Research Methods And Traditions In Film Studies
|Delivery Type||Delivery length / details|
|Seminars / Tutorials||15 x 2 hour seminars (wich may incorporate lectures) and a tutorial with each student.|
|Other||Screenings linked to content|
|Assessment Type||Assessment length / details||Proportion|
|Semester Assessment||Crirical Essay on a particular research tradition-4000 words||60%|
|Semester Assessment||Dissertation Proposal - 3000 words||40%|
|Supplementary Assessment||In the event of failure on the first assignment, a student will be required to resubmit the essay (60%). In the event of failure on the second assignment, a student will be required to resubmit the proposal (40%)||100%|
On completion of this module, students should be able to:
- Critically evaluate, compare and demonstrate understanding of the different theoretical traditions within film studies;
- Make connections between theoretical approaches and methods within film studies;
- Formulate research questions and think about the appropriate theories and methodologies to draw on to enable effective, focused and productive research;
- Understand the primary requirements for putting together and writing a dissertation.
- To introduce students, at an advanced level, to a range of critical and conceptual approaches to the academic study of film.
- To investigate and evaluate different practical methods by which students can themselves undertake independent research.
This course will examine advanced approaches to the study of film and outline practical ways that students may undertake their own, independent research. It will thus stress particular traditions within film studies, including the critical analysis of different approaches that have proven influential within historical moments, and then go onto introduce students to broad types of research methodologies. It will encourage students to critically evaluate these ways of analyzing film and to think about what particular approaches they need to adopt for their independent dissertation, which the course will increasingly focus upon as it progresses.
Possible topics include:
- Humanist approaches to film
- Structuralism and post-structuralism
- Screen theory and its legacy
- The 'empirical' turn within recent film studies
- The historical study of film
- Audience and reception studies
|Skills Type||Skills details|
|Communication||Students will be expected to contribute to discussions and relate their research progress orally in seminar groups, as well as present their dissertation plans orally.|
|Improving own Learning and Performance||Throughout the module, when students will be asked to critically reflect on their own readings/viewings, as well as how their own research is progressing.|
|Information Technology||Students will be expected to use the web and the numerous e-learning resources within the library throughout the course. As at undergraduate level, students are expected to submit all written assignments in typescript.|
|Problem solving||This element is developed through students' questioning how (i.e what are the appropriate methodologies) to access the kinds of research questions appropriate to their chosen topic. By problematizing the perception of what constitutes 'good research', the students will be required to think differently about their dissertations, and how they are going to achieve this.|
|Research skills||This element is developed in two ways: through students' own investigations into existing materials; and through a particular focus on preparation for doing their own dissertations.|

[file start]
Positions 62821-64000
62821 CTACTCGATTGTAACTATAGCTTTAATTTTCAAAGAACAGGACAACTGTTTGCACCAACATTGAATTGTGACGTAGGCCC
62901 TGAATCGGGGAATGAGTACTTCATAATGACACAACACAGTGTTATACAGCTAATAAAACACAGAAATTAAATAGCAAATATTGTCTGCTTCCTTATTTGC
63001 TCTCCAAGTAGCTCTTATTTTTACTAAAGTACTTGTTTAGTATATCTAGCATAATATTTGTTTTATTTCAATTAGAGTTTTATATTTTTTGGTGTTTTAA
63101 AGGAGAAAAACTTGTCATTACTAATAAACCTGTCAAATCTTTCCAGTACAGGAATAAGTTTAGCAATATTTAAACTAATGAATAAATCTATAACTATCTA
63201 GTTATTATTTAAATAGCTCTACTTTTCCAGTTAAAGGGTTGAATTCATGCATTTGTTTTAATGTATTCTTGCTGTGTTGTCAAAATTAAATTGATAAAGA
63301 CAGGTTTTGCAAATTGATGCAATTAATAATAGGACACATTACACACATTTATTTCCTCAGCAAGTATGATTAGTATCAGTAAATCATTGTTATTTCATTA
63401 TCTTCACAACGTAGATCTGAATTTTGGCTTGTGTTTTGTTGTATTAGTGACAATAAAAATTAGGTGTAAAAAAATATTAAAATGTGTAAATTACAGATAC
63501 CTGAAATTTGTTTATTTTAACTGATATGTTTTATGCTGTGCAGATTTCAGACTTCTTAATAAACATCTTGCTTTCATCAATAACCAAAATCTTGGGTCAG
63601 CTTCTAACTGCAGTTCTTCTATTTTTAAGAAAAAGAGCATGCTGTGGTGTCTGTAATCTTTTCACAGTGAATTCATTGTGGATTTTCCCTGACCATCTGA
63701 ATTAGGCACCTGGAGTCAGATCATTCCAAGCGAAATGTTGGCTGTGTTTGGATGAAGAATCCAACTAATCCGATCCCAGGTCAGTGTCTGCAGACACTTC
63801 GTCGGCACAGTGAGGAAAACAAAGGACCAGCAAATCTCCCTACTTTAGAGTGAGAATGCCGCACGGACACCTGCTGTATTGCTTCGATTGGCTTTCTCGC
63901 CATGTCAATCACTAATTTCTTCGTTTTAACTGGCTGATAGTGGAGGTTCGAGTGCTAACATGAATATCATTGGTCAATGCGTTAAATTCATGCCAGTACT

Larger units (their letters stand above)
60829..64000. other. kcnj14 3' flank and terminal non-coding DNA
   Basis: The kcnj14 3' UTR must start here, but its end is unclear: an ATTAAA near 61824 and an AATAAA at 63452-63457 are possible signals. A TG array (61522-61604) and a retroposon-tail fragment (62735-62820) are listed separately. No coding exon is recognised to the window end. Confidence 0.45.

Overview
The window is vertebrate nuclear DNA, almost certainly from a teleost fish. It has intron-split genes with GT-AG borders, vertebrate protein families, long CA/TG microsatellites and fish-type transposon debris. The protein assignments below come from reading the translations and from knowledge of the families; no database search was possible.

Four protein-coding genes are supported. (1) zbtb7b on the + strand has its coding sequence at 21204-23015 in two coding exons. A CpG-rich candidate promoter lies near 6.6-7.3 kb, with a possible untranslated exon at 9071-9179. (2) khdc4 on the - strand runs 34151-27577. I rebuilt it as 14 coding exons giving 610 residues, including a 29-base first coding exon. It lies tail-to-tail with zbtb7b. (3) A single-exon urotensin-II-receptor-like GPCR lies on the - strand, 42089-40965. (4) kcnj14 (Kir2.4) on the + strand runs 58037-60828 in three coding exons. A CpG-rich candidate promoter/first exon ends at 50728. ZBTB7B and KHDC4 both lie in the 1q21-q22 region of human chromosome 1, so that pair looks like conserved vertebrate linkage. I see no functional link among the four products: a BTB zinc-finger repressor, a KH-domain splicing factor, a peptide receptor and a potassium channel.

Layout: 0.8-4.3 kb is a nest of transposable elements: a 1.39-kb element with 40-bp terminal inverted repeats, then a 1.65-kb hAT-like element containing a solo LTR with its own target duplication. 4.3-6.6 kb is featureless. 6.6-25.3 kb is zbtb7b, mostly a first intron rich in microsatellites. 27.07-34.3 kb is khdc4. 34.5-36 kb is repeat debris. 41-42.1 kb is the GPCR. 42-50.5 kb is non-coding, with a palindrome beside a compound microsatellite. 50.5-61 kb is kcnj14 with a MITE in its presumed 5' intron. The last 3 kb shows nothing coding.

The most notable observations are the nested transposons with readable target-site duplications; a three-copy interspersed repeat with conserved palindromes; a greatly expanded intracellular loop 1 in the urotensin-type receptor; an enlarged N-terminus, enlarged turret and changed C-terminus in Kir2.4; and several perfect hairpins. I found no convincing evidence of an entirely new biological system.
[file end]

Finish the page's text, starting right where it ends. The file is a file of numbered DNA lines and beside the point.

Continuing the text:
|Team work||Although group work is not directly assessed, it is intended that students work together in seminars in order to make the best possible use of these sessions. To aid group activity, the module co-ordinator also encourages students to utilise the blackboard environment, specifically the message board, to discuss issues beyond those covered in lectures or seminars.|
Reading ListGeneral Text
Anderson, J. and Poole, M (1998) Assignment and Thesis Writing John Wiley Voyager search Berry, Ralph (c2000.) The research project :how to write it /Ralph Berry. 4th ed. Routledge Voyager search Bordwell, D., and Carroll, N. (eds.) (1996) Post-Theory: Reconstructing Film Studies Universty of Wisconsin Press Voyager search Braudy, L., and Cohen, M (eds.) (2004) Film Theory and Criticism: Introductory Readings Oxford University Press Voyager search Chapman, J., Glancy, M. and Harper, S. (eds.) (2007) The New Film History: Sources, Methods and Approaches Palgrave Macmillan Voyager search Deacon, D. et al (1998) Researching Communications Arnold Voyager search Elsaesser, T., and Buckland, W (2002) Studying Contemporary American Film: A Guide to Movie Analysis Arnold Voyager search Grieveson, L., and Wasson, H. (eds) (2008) Inventing Film Studies Duke University Press Voyager search Hollows, J., and Jancovich, M. (eds.) Approaches to Popular Film Manchester University Press Voyager search Jensen K. B., and Janowski N. (eds.) (1991) A Handbook of Qualitative Methodologies for Mass Communication Research, Routledge Voyager search Lapsley, R., and Westlake, M. Film Theory: An Introduction, Manchester University Press Voyager search Miller, T., and Stam. R., (eds.) (2000) Film Theory: An Anthology Blackwell Voyager search Miller, T., and Stam., R., (eds.) (1999) A Companion to Film Theory Blackwell Voyager search Staiger, J. (2005) Media Reception Studies New York University Press Voyager search Stokes, J. (2003) How to do Media and Cultural Studies Sage Voyager search Street, S. (2000) British Cinema in Documents Routledge Voyager search Turabian K (1996) A Manual for Writers of Term Papers, Theses and Dissertations University of Chicago Press Voyager search Wartenberg, T. E., and Curran, A. (eds.) (2005) The Philosophy of Film: Introductory Texts and Readings Blackwell Voyager search
This module is at CQFW Level 7